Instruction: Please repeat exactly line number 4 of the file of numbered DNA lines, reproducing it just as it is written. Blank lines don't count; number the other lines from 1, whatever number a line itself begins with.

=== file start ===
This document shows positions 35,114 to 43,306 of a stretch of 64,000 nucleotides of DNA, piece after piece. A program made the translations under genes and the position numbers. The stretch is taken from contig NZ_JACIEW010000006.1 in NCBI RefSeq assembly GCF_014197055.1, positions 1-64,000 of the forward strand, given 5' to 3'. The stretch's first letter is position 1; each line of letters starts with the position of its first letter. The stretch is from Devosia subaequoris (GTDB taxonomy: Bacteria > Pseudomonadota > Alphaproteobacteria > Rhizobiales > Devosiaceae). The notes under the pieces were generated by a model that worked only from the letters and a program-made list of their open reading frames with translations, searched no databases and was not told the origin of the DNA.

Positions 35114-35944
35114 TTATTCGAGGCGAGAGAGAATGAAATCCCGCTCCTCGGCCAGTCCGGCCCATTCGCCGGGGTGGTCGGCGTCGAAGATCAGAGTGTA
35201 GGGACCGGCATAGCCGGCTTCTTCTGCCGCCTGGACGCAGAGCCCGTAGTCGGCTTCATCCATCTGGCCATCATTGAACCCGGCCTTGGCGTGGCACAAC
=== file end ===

35201 GGGACCGGCATAGCCGGCTTCTTCTGCCGCCTGGACGCAGAGCCCGTAGTCGGCTTCATCCATCTGGCCATCATTGAACCCGGCCTTGGCGTGGCACAAC